Basel, [Froben], 1521


EDITIO PRINCEPS. Folio. pp. (xxviii) 615 (lxix). Roman letter, occasional Italic. T-p by Ambrosius Holbein with woodcut borders of virtues, vices, classical deities and grotesques, repeated on dedication leaf by Hans Franck, and on first text page by Hans Holbein the Younger; large woodcut printer’s device to last leaf of text and index, decorated initials and ornaments. Slight yellowing, t-p a bit dusty, some worming to first and last few gatherings, a couple of ll. slightly browned or foxed. A good, well-margined copy in contemporary German quarter pigskin over wooden boards, scattered worming, one of two clasps, triple blind ruled, rolls with floral decorations in blind, raised bands, old paper labels (worn) to spine, title inked to fore-edge, loss to one corner of lower cover and foot of spine. Ms. ‘Erasmj Schaiblinj U.D. Canonici Hauge[n]sis Emptus Herbip[olis] v non. Julij 1596’ and early C20 bookdealer’s stamp to front pastedown, early ms. casemark to ffep, late C16 ms. ‘Erasmij Schaiblinj Stembachensis ad Caesare[m] SS. Th:[eologiae] Doctoris Herbipolis in Haugis Canonicj’, ‘NB Vide Indicem CC.PP.’, ‘Petrus(?) (?) Clavius anno 84 (?)’, ‘Ex donatione R[everen]di D[omi]ni Erasmi Schaiblini Collegij Soc[ietat]is Jesu Herb[ipolis] A. 1623’, ‘Societ[at]is Jesu Bremae 1654’ and ‘Societatis Jesu Mindae 1668’ to t-p.

A good, clean, well-margined copy of this handsome editio princeps—‘the first impression of the entire works of Tertullian’ (Schoenman, 15), edited by the humanist reformer Beatus Rhenanus (1485-1547). ‘The typographical execution of the volume is worthy of the press from which it issued. It is a book of uncommon occurrence; and, as an editio princeps, it should have a place in all libraries of any critical pretension’ (Dibdin). The handsome woodcut borders were produced by Ambrosius Holbein, Hans Franck and Hans Holbein the Younger, whom Froben had hired especially for his ambitious editions of the Church Fathers. Based on two mss from the monasteries of Peterlingen and Hirschau, edited by Beatus Rhenanus (1485-1547), this edition was revised using a third. (Graesse VI, 69). Tertullian (155-240AD), of whom little is known, was born in Carthage and was probably a lawyer and priest. He became one of the earliest defenders of Christianity against pagan cults like Gnosticism; he was also the first Latin writer to use the word ‘trinity’. This edition includes his sermons on patience, Christ’s flesh, its resurrection, martyrs, penitence, wives and monogamy. It also features his ‘adversus’ against the Jews and the Valentinians, as well as his most famous ‘Apologeticus’, which discusses key theological questions like the nature of Christ and the devil, the kingdom of God, the Roman religion, and why pagan deities should not be considered ‘gods’. One early annotator of this copy was especially interested in ‘Adversus Marcionem’, against the errors of the Marcionites, a middle eastern cult often identified with a strand of the Gnostics. The annotator also glossed Beatus Rhenanus’s commentary on ‘De Poenitentia’, in relation to Protestant criticism of the traditional sacrament, and its theological and scriptural foundations, with observations on confession and penance. He also annotated the sermon on ‘the character of women’, especially their being ‘the gate of the devil, the first to contravene divine law’. In 1596, this copy was purchased in Würzburg, Bavaria, by Erasmus Schaiblin. He was a doctor in theology from Steinbach am Wald, and canon at St Johannes in Haugis, in Wüzburg. He left it to the Jesuit College of Würzburg in 1613, whence it moved to the colleges of Bremen in 1654 and Minden in 1668.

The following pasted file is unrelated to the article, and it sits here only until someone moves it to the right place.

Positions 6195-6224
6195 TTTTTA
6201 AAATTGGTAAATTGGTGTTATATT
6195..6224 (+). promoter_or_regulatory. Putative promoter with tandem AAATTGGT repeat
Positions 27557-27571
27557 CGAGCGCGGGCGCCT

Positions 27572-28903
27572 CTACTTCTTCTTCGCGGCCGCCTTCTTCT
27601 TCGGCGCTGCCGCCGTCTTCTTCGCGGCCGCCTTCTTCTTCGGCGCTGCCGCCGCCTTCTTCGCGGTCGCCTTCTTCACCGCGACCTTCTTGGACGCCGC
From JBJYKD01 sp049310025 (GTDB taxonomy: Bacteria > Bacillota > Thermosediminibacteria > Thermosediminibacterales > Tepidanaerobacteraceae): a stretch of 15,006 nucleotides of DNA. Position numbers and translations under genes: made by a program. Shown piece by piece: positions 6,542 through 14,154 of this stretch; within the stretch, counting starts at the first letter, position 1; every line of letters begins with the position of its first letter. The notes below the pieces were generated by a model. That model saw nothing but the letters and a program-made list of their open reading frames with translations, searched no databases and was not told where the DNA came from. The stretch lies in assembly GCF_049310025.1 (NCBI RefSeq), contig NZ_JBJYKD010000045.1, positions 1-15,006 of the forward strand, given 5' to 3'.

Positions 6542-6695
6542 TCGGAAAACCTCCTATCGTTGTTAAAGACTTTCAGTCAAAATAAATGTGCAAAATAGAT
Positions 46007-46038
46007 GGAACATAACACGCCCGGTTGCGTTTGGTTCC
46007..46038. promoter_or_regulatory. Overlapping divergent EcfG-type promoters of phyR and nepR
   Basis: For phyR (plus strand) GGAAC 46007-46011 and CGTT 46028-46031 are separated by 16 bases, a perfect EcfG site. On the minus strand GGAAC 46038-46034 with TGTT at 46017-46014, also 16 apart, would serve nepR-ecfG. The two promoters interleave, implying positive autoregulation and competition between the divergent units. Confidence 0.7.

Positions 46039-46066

Graesse VI, 69; Dibdin I, 207-8. Not in BM STC Ger.
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